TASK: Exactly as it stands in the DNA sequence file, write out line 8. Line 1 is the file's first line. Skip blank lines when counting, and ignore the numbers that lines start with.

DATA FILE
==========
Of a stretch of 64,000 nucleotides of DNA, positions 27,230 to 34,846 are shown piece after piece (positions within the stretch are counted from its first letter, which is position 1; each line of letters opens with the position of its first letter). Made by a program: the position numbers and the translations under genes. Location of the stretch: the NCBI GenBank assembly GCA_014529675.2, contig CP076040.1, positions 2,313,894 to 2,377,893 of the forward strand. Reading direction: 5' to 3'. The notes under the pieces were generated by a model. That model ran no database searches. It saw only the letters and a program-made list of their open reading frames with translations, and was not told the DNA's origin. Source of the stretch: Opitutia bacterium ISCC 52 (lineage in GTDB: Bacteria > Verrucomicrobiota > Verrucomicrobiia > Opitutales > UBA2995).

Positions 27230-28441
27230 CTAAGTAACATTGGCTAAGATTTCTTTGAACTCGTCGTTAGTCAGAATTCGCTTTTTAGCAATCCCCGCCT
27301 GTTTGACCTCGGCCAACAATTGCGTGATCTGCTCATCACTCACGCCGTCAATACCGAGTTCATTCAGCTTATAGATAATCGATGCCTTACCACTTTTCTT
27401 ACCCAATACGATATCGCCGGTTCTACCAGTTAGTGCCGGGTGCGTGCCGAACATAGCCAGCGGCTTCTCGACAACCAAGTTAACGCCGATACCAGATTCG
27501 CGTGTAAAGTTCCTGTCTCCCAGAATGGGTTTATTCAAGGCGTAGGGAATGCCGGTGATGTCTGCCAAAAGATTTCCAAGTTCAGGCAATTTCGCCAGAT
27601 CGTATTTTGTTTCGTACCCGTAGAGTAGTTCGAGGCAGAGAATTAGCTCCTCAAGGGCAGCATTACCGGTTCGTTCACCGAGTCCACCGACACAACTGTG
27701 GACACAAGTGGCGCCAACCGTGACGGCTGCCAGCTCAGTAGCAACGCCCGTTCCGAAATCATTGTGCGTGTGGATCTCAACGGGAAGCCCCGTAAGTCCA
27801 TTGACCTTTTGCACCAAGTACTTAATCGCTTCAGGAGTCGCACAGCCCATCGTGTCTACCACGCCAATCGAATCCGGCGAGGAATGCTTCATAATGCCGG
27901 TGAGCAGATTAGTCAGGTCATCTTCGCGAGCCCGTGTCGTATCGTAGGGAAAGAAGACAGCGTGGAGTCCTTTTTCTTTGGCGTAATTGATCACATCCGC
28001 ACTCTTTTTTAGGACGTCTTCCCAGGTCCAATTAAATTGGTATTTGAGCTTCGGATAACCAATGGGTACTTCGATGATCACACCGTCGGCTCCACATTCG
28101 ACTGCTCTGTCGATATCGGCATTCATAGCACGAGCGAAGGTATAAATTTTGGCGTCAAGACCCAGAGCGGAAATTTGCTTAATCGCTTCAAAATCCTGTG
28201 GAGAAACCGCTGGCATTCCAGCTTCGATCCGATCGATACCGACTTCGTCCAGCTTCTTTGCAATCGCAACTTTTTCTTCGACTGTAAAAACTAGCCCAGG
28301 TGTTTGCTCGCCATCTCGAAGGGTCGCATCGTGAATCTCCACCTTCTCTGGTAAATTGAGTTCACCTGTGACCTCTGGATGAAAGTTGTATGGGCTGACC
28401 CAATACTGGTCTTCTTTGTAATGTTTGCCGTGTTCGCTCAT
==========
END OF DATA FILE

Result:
27701 GACACAAGTGGCGCCAACCGTGACGGCTGCCAGCTCAGTAGCAACGCCCGTTCCGAAATCATTGTGCGTGTGGATCTCAACGGGAAGCCCCGTAAGTCCA